Monday, September 24, 2007

About what CSI means to me

We may be the only family in America that doesn't watch any of the CSI: Whatever shows, but that doesn't mean we don't conduct our own version of CSI.
Here in Ft. Wayne, Indiana, we conduct CSI: Christmas Scene Investigation.
Yes, we few are are specially trained, ever-vigilant detectives of the worst type of crime of all: inappropriate, out-of-season Christmas decorations, indoors or out.
You know the offenders--and I'm not just talking obvious stuff, like the trailer trash leaving their icicle lights up all year long.
It's the lady next door who leaves her artificial Christmas tree with the doggie decorations up all year long ... cos she wuv her wittle doggie so much....
It's the people who are so danged efficient in their preparations--and I know more than one--and who have so dang much stuff, they feel they have to start early to get it all done. Starting early MIGHT be okay ... IF you don't light it until a less offensive date. But once someone has done all that work, how many can resist showing off their handiwork?
Of course, violations are rampant on a commercial level! What self-respecting capitalist can resist shoving that Halloween merchandise over JUST A LITTLE for those Christmas villages, those blow-up snowmen? And who among us hasn't been offended by even ever-so-tastefully decorated trees--such as I saw in Von Maur just last Friday night--while I was wearing SHORTS? That called for a code red, level ten citation!
What is the CSI violation criteria? In the loosest interpretations, November 1 is the okay date for stores to start displaying merchandise. We who have worked in retail understand the need to prepare!
October one is a code yellow, seriously encroaching on Halloween territory.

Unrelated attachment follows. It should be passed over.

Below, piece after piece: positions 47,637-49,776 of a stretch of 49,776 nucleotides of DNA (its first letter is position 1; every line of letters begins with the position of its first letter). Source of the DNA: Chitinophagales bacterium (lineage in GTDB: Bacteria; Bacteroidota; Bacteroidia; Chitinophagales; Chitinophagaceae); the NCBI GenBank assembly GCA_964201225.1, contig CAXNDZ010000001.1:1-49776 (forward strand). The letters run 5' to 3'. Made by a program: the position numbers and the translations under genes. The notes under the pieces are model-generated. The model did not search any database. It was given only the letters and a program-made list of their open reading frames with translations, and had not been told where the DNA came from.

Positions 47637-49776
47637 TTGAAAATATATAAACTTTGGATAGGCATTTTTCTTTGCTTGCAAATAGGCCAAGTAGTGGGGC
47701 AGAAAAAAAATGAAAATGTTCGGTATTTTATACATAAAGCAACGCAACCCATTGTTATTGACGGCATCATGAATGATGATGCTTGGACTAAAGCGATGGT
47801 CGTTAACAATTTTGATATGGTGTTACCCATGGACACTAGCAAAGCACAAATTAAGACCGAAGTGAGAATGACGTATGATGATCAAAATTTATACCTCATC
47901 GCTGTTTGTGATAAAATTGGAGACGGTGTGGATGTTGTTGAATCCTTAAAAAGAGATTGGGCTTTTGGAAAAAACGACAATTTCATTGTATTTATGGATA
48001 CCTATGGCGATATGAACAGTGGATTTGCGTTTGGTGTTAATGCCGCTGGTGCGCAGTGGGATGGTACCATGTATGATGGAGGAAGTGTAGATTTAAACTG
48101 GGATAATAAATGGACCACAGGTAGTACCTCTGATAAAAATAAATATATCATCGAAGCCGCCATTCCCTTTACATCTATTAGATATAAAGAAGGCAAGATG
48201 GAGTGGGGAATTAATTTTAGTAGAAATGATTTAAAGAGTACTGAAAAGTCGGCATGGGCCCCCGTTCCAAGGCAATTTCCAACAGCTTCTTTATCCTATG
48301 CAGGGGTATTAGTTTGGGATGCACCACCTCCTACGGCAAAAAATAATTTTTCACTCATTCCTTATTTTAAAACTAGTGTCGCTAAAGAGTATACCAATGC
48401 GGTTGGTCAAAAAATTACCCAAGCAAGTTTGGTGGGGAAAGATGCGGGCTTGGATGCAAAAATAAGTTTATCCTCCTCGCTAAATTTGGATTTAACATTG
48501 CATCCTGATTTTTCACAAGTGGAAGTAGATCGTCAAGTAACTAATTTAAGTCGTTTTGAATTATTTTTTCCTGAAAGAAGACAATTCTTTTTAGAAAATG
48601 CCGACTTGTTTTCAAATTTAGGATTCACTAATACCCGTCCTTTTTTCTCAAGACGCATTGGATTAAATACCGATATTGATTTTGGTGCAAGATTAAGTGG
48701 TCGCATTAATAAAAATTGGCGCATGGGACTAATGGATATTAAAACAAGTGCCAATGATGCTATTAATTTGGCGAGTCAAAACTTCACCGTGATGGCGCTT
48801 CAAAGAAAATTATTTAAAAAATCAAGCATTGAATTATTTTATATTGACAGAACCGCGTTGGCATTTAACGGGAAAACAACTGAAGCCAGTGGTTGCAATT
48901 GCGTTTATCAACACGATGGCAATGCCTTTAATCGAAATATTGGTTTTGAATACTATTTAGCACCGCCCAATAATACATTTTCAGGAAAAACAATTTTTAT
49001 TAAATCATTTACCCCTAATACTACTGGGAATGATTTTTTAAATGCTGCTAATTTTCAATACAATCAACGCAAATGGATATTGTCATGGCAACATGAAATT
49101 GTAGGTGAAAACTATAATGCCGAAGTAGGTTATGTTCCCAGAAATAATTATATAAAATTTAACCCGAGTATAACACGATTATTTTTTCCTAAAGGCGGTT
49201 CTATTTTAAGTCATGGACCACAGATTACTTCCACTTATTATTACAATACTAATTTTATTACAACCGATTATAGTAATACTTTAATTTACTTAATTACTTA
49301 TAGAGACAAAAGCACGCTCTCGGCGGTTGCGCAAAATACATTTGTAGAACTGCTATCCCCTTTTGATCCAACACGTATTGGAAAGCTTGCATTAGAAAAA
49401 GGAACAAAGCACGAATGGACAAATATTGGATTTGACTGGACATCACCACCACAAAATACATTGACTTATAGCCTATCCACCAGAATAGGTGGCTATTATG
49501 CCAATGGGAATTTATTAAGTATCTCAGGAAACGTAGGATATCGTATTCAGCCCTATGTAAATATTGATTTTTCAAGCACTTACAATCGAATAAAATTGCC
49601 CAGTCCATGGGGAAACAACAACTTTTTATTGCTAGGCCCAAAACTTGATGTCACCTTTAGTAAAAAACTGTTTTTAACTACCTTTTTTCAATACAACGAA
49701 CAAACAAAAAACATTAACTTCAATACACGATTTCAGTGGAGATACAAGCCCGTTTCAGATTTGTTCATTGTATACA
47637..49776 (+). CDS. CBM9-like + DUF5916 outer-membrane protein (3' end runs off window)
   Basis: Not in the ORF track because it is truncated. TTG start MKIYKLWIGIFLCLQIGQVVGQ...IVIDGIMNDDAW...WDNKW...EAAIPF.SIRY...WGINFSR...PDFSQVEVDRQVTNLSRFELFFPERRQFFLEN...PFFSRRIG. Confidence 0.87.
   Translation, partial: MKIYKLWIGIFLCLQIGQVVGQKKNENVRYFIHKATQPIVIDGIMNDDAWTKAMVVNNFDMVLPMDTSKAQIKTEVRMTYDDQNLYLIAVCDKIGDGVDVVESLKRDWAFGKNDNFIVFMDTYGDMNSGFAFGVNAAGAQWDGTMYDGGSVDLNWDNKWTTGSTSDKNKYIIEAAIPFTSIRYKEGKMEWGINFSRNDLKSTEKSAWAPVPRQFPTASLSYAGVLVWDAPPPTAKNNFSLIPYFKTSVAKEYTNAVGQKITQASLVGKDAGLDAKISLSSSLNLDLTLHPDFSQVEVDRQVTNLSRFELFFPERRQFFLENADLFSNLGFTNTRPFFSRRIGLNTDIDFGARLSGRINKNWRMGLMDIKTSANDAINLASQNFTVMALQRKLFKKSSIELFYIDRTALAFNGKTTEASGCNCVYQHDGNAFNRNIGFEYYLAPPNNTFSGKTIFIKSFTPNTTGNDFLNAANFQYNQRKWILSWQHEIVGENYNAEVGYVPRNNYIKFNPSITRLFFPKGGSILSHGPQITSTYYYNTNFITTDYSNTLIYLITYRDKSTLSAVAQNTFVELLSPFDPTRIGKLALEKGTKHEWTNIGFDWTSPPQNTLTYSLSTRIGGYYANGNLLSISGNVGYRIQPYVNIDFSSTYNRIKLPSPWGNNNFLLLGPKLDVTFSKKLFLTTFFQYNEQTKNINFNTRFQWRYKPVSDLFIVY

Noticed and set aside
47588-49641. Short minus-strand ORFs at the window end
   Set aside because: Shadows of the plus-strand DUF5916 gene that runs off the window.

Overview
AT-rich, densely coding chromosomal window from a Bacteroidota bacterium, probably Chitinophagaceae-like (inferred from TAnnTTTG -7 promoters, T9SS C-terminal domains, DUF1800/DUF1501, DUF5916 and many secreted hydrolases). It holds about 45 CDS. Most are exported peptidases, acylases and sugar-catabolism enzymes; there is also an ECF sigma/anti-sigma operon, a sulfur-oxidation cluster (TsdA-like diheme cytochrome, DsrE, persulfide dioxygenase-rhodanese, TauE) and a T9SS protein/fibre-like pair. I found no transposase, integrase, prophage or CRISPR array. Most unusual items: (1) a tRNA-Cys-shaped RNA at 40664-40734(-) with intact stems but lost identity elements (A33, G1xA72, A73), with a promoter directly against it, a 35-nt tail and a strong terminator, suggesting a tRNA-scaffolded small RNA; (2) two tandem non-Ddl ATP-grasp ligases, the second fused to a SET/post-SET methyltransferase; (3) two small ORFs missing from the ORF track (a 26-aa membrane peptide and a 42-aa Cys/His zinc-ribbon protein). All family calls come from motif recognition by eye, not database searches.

Of course, Thanksgiving marks the official, no citations-ever-issued official launch of the season.
But anything in September or before -- that gets reported right to the Big Red Guy.
(You know who I mean. Red uniform. White trim. Disguised by a beard. Works one day a year. THAT guy in the Main Office.)
Of course, you know there are exceptions: Families who celebrate early/late for the sake of loved ones who are leaving/coming home from deployments. No problem with CSI in these cases.
Those stores who are established, all-year-round Christmas stores. For example, all of Frankenmuth, Michigan. And there's a store at Disney World. Ever-so-slight exemptions for gift shops who dedicate a portion of their stores for Christmas decorations--and there are a few who can do this tastefully. We let these slip by.
Also, just west of us on U.S. 30 is a company that makes those big outdoor light displays, such as communities might use in a Christmas lights display. They have a little hill they keep stuff on, and lighted up, all year 'round. We understand this type of commercial venture, and the need to let people see their product, and understand the necessary violation. Excused.
But the neighbor who lets his shrubbery remain lighted, on automatic lights, right through the end of January? COAL IN THE STOCKING FOR THEM!
The city that lets their candy canes remain on their lightposts through February? BUSTED.
The Wal-marts who start putting cheesy plastic Santas on the shelves in October? BOYCOTTED!
Come, join our CSI team. All it takes is an eagle eye for a stray white light, a flash of a red bow. Let Santa know when folks are taking advantage of his season.
So, what are you thinkin' about inappropriate holiday decorations? Will you join our team?

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